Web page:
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Want money? Here's 7 styles of Seychellois cash

Victoria, Seychelles | February 23, 2017, Thursday @ 13:13 in Entertainment » SEYCHELLES BUZZ | By: Daniel Laurence and Betymie Bonnelame | Views: 5371
Want money? Here's 7 styles of Seychellois cash

(Seychelles News Agency)

Photo license  

(Seychelles News Agency) - Seychelles' currency dates back to the period of French and British colonization, but it was only after 1968 that the first banknotes were printed and circulated.

SNA looks at the series of banknotes the country has printed.

 

1. 1968 – 1975 banknotes

Devised by two British ladies, this was released in July with adorning flora and fauna of the island nation.  These various colored notes had security features, which include a parrot head watermark, unique serial numbers and a security thread. Printed by Thomas De La Rue & Company Ltd in London, each notes contained the effigy of Queen Elisabeth the second.

The notes were issued in R5, R10, R20, R50, and R100 denominations, and were demonetized on October 1, 1990.

Furthermore, the word ‘SEX’ which literally appeared at the palm’s leaf on the fifty rupees bank notes, when it is turned sideways, became popular among money collectors. It even caught the attention of one of Britain’s famous newspaper called ‘The Sun’.

Front (Central Bank) Photo License: CC-BY Back (Central Bank) Photo License: CC-BY

 

2. 1976 banknotes

These had the portrait of late former president James Mancham and came into circulation after Seychelles gained its independence on June 29, 1976. The notes motifs concentrate on the country’s thriving fishing industry with pictures of the sea, fisherman, port and boat.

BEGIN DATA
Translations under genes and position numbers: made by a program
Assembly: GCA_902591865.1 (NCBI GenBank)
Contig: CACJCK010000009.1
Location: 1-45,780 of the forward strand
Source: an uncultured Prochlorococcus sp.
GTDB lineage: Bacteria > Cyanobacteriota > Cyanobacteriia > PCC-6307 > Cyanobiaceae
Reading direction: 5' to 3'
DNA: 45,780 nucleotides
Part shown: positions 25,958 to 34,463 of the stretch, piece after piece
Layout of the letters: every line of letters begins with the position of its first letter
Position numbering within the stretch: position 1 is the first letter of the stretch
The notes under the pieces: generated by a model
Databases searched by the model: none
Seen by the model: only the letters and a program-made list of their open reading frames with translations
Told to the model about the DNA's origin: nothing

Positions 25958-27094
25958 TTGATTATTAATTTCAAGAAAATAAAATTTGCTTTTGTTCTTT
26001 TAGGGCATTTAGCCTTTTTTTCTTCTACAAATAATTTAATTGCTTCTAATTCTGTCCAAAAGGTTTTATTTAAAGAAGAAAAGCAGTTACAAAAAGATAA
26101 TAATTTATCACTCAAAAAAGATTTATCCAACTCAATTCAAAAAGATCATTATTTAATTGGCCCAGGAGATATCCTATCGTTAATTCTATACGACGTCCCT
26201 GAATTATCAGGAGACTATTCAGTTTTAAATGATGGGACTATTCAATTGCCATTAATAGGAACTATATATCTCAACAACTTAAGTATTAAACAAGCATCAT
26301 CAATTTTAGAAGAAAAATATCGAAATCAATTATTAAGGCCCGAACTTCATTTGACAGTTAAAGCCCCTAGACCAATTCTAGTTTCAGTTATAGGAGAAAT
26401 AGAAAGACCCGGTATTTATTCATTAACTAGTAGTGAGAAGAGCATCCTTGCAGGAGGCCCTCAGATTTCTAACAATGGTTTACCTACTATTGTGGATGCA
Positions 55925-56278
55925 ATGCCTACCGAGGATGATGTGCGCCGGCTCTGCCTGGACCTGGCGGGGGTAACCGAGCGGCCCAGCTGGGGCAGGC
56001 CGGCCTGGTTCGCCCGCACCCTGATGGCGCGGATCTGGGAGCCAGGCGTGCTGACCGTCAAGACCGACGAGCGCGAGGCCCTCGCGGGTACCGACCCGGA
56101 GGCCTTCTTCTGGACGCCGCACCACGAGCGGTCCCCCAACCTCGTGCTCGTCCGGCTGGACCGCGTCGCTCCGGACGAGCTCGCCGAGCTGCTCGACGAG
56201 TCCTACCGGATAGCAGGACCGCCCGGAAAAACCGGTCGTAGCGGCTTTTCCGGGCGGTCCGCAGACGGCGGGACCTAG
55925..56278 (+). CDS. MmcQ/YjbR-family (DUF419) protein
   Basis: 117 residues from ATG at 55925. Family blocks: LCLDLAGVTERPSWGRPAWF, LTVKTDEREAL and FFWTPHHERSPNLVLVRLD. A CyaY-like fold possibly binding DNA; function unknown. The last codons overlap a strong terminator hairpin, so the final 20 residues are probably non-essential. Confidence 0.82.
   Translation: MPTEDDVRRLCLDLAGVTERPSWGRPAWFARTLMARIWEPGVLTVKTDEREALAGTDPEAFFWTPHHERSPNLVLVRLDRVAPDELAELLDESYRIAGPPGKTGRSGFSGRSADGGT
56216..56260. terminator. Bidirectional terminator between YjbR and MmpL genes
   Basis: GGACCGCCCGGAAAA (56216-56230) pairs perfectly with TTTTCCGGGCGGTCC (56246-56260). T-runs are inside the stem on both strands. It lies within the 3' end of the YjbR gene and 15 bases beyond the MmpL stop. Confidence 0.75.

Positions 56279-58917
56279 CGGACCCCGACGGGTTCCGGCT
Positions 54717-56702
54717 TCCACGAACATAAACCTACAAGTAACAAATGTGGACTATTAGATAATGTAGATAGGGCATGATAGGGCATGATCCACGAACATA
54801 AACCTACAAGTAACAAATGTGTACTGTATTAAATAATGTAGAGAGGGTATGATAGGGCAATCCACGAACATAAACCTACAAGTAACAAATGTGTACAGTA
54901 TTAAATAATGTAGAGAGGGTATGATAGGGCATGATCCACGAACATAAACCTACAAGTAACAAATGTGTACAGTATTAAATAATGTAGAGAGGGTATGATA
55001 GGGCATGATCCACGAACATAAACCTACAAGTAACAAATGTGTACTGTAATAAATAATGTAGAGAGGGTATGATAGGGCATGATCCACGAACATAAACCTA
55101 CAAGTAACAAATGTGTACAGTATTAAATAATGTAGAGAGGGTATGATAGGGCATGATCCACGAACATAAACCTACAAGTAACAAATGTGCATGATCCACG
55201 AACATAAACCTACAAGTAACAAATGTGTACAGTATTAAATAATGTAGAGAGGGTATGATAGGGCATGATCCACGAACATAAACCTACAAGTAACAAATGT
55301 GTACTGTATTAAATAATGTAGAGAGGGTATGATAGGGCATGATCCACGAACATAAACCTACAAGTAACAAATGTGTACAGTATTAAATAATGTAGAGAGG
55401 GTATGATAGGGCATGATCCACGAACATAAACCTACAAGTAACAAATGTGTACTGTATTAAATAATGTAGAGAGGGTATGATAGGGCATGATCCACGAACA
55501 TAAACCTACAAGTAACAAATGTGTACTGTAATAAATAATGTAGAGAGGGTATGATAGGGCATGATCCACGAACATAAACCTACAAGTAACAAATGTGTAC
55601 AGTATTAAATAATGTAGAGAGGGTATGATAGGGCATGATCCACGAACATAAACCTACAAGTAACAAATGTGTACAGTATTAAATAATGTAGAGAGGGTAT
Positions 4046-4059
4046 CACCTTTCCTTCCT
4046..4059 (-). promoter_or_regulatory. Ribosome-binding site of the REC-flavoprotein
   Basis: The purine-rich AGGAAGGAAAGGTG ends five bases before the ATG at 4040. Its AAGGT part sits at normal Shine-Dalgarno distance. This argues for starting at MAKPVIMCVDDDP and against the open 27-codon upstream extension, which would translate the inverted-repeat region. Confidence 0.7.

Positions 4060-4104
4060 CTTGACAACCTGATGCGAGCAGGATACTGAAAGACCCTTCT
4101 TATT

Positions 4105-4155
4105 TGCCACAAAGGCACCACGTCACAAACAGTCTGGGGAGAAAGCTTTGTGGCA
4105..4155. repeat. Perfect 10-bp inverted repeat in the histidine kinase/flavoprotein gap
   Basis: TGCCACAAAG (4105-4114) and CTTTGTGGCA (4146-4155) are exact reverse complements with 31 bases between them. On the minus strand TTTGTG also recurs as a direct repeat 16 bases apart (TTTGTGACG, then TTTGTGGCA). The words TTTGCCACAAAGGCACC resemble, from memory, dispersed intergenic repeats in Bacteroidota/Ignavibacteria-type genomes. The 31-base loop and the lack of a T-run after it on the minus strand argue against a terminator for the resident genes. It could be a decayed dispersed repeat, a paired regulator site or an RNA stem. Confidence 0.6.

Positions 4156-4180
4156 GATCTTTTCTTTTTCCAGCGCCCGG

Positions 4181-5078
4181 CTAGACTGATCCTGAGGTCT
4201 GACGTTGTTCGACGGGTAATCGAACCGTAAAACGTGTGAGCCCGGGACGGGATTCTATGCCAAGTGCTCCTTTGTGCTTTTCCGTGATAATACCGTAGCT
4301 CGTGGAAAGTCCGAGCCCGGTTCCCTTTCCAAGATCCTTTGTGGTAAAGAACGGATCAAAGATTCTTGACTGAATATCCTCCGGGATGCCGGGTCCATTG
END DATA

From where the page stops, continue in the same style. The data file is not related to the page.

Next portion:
Front (Central Bank) Photo License: CC-BY Back (Central Bank) Photo License: CC-BY

 

3. 1980 banknotes

The banknotes were printed a year after the Seychelles Monetary Authority (SMA) was entrusted with the responsibility to manage the currency of Seychelles. It returned the focus on the flora and fauna of the island nation. The SMA also introduced the R25 notes, replacing the R20 dominations in an attempt to minimize the use of R5 coins.

Front (Central Bank) Photo License: CC-BY Back (Central Bank) Photo License: CC-BY

 

4. 1989 banknotes

With the aim to minimize risks of forgeries, these banknotes emerged in 1989 – printed on a high quality security paper by an American Banknote company. From traditional industry to fishing, the notes largely reflected the cultural and other economic activities of the Seychelles. The word ‘Central Bank of Seychelles’ is printed both in English and Creole on the notes compared to those released prior. These notes were completely removed from circulation in the year 2000.

Front (Central Bank) Photo License: CC-BY Back (Central Bank) Photo License: CC-BY

 

5. 1998 banknotes

The notes were the first set of denominations to be launched based on a standard size.  The colour of the notes before that period was retained as well as the flora and fauna theme. The Central Bank then revamped the R100 and R50 dominations, changing the security features and pictures. The R100 was upgraded in 2000, 2008 and 2011 and is now being withdrawn from circulation.

 

Front (Central Bank) Photo License: CC-BY Back (Central Bank) Photo License: CC-BY
Upgraded Front (Central Bank) Photo License: CC-BY Upgraded Back (Central Bank) Photo License: CC-BY

 

6. 2005 banknotes

The Central Bank released the first R500 in August 2005 to minimize the use of R100 Bank notes. The note was upgraded in 2011 and is being withdrawn from circulation to ensure that the country can take advantage of the improved security features of the newly introduced R500 banknote.

Front (Central Bank) Photo License: CC-BY Back (Central Bank) Photo License: CC-BY

 

7. 2016 banknotes

These new banknotes with enhanced security features came out in circulation in December. The thirty-five species of Seychellois flora and fauna, including the Aldabra giant tortoise and pitcher plant, feature on the currency which includes four different-sized paper banknotes -- 500 rupees, 100 rupees, 50 rupees, and 25 rupees.

Front (Central Bank) Photo License: CC-BY Back (Central Bank) Photo License: CC-BY
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